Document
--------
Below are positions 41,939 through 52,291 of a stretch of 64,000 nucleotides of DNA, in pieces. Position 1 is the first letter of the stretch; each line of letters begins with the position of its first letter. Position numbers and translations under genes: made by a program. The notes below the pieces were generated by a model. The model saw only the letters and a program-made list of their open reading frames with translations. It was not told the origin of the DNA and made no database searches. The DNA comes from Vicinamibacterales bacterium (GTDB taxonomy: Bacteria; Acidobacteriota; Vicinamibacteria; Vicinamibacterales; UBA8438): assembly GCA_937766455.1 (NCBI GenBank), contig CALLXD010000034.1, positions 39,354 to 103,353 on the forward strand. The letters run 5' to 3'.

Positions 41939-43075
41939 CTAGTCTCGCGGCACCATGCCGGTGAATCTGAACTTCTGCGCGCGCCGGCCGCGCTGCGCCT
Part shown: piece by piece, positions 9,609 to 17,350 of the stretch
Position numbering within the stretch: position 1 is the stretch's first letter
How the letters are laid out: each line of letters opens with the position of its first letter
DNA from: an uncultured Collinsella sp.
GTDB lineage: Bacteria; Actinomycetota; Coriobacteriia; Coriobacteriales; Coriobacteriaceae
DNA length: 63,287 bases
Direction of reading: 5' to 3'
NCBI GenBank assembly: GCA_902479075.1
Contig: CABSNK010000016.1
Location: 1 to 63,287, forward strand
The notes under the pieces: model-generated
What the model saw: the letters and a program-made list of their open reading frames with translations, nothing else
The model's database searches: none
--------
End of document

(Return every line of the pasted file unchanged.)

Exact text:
Below are positions 41,939 through 52,291 of a stretch of 64,000 nucleotides of DNA, in pieces. Position 1 is the first letter of the stretch; each line of letters begins with the position of its first letter. Position numbers and translations under genes: made by a program. The notes below the pieces were generated by a model. The model saw only the letters and a program-made list of their open reading frames with translations. It was not told the origin of the DNA and made no database searches. The DNA comes from Vicinamibacterales bacterium (GTDB taxonomy: Bacteria; Acidobacteriota; Vicinamibacteria; Vicinamibacterales; UBA8438): assembly GCA_937766455.1 (NCBI GenBank), contig CALLXD010000034.1, positions 39,354 to 103,353 on the forward strand. The letters run 5' to 3'.

Positions 41939-43075
41939 CTAGTCTCGCGGCACCATGCCGGTGAATCTGAACTTCTGCGCGCGCCGGCCGCGCTGCGCCT
Part shown: piece by piece, positions 9,609 to 17,350 of the stretch
Position numbering within the stretch: position 1 is the stretch's first letter
How the letters are laid out: each line of letters opens with the position of its first letter
DNA from: an uncultured Collinsella sp.
GTDB lineage: Bacteria; Actinomycetota; Coriobacteriia; Coriobacteriales; Coriobacteriaceae
DNA length: 63,287 bases
Direction of reading: 5' to 3'
NCBI GenBank assembly: GCA_902479075.1
Contig: CABSNK010000016.1
Location: 1 to 63,287, forward strand
The notes under the pieces: model-generated
What the model saw: the letters and a program-made list of their open reading frames with translations, nothing else
The model's database searches: none